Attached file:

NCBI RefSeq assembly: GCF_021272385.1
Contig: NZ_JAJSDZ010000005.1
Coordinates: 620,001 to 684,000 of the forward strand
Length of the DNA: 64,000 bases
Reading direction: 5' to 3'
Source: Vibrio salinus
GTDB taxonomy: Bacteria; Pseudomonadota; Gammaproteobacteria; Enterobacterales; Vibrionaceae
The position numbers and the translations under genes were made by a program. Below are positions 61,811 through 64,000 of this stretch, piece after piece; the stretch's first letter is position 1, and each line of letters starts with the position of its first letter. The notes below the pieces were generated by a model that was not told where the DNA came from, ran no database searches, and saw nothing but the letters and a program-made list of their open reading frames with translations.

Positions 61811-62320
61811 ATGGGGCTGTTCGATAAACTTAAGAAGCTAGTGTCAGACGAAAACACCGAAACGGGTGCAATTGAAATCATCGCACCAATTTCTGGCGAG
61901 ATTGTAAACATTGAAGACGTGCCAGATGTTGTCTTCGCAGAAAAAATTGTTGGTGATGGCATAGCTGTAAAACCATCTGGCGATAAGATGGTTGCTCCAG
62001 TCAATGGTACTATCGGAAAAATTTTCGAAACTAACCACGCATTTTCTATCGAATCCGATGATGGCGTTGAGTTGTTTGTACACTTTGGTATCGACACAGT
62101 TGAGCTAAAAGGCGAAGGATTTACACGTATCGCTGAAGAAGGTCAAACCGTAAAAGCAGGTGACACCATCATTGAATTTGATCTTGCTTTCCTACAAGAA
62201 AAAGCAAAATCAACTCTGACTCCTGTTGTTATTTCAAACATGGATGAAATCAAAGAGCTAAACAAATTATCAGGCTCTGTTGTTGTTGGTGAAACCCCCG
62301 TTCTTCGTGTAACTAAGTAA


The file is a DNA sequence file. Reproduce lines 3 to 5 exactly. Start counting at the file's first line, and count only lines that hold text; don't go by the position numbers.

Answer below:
Coordinates: 620,001 to 684,000 of the forward strand
Length of the DNA: 64,000 bases
Reading direction: 5' to 3'